So... Yeah. After another fight for their lives, the X-Men hiding out at the renovated Weapon X facility (or Charles Xavier's School For Gifted Mutants) have a second to catch their breath. After so much urgency and, y'know, attempted murder, it's gratifying— in theory— to let up on the action. The actual result is just... kinda boring. (Spoilers follow.)

The writing hasn't suffered, these are still definitive and separate characters. It's just... nothing much happens, this issue. Angel and Laura (X-23) go for a date. Laura asks him "Why do you like me?" because she has the emotional maturity of a teenager. That fits, this version of Angel is a teenager. Yes, I know about Laura's past. I know that she's putting it behind her. When they can't ID why they like each other (hint: it's called chemistry, just go with it), they ask each other what their teammates are up to. Answer: They don't care.

And that right there is why it's next-to-impossible to give a crap about this chapter. The characters are taking it easy. Beast, Iceman, and Mindee Stepford are having a picnic in the snow. Jean's getting her first psychic training session with Emma.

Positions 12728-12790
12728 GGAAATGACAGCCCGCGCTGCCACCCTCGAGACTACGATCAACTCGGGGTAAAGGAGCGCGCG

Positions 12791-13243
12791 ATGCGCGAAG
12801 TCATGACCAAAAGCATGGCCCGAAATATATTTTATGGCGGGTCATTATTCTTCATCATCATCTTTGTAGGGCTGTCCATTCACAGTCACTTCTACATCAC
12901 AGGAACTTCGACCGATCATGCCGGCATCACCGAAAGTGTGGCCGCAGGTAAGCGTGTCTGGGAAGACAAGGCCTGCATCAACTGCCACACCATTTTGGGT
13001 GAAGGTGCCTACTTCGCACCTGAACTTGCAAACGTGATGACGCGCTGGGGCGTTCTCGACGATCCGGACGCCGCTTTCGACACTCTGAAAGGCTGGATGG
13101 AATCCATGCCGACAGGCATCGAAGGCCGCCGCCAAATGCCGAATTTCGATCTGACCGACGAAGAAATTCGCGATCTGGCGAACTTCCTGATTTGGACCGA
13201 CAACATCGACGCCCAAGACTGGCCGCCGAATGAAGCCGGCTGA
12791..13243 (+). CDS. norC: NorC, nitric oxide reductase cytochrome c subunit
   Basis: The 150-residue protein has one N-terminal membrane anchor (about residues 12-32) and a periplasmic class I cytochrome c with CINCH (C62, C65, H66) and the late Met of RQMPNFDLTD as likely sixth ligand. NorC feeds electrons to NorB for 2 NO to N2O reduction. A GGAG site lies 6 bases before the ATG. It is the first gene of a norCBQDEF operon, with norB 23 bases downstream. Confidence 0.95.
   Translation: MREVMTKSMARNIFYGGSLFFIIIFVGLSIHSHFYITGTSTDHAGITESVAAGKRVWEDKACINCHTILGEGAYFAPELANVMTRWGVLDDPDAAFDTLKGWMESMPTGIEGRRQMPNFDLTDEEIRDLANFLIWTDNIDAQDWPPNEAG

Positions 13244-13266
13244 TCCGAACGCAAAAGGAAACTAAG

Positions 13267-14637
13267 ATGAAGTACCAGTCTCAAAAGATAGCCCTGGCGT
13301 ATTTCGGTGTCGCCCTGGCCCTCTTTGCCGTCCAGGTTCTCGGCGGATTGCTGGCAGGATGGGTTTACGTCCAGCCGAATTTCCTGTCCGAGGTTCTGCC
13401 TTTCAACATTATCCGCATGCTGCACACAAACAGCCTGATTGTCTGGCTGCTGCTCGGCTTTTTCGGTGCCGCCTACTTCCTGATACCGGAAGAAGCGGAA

The only thing of importance in any of this: Jean knows that she should be going crazy in her circumstances, and she knows that the others are on eggshells because of it, and it's not helping.


And Kitty Pryde's on a date. Sort of. It's... I love Kitty as much as the next fanboy, but this is entirely inconsequential.

Almost nothing happens. Jean and Emma bury the hatchet and become friends. They resolve their differences. Like responsible adults. I don't know how much of this I can take!

Lo and behold, Older!Bobby and Older!Beast arrive with Storm, to collect some X-Men for the reading of Professor Xavier's last will and testament. The end.


I love this series, but this has got to be the single dullest issue, hands down. Nothing happens. It's gorgeous to look at, of course, because Sara Pichelli and Marte Gracia know what they're doing. But... it's a complete yawn. Hopefully, next month will be back to disasters and destruction. Fingers crossed!


Casey Jones is a writer and VO artist. He would never wish disaster on a real person, that's what fiction is for.